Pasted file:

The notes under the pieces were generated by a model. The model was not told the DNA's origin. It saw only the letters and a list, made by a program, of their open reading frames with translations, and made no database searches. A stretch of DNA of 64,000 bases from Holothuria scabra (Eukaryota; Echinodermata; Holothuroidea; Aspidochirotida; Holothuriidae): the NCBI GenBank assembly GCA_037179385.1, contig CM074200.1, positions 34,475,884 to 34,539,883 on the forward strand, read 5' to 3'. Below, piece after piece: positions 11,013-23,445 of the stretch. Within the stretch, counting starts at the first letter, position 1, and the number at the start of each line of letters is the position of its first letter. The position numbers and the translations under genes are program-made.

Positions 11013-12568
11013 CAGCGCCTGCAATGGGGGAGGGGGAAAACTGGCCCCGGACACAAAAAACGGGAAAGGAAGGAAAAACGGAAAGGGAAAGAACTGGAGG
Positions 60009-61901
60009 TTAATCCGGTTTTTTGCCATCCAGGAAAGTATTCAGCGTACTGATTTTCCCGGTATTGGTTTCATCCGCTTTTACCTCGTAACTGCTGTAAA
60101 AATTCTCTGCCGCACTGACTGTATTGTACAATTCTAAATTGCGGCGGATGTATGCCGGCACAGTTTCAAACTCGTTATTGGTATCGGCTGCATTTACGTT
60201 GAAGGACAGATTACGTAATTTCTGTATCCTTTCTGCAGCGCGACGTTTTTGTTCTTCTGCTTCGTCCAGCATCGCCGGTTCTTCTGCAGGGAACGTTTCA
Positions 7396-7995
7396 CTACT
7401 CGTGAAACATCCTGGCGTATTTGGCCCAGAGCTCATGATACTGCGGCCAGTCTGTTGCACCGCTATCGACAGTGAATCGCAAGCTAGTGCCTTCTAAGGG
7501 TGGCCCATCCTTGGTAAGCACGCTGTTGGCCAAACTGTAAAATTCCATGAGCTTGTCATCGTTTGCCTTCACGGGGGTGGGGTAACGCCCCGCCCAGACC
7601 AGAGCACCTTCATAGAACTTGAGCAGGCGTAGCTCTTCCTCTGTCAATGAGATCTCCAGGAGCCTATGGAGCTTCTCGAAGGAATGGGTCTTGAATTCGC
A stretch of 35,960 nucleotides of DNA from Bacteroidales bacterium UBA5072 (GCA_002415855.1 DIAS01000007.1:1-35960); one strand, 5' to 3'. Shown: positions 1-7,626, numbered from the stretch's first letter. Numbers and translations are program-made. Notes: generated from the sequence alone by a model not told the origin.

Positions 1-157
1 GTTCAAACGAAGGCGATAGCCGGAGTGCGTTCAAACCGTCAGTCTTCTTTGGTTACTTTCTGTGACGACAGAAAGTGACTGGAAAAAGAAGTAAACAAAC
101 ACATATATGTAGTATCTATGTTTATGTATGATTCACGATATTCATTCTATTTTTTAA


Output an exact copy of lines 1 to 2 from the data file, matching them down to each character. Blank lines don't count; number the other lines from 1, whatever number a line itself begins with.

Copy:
The notes under the pieces were generated by a model. The model was not told the DNA's origin. It saw only the letters and a list, made by a program, of their open reading frames with translations, and made no database searches. A stretch of DNA of 64,000 bases from Holothuria scabra (Eukaryota; Echinodermata; Holothuroidea; Aspidochirotida; Holothuriidae): the NCBI GenBank assembly GCA_037179385.1, contig CM074200.1, positions 34,475,884 to 34,539,883 on the forward strand, read 5' to 3'. Below, piece after piece: positions 11,013-23,445 of the stretch. Within the stretch, counting starts at the first letter, position 1, and the number at the start of each line of letters is the position of its first letter. The position numbers and the translations under genes are program-made.

Positions 11013-12568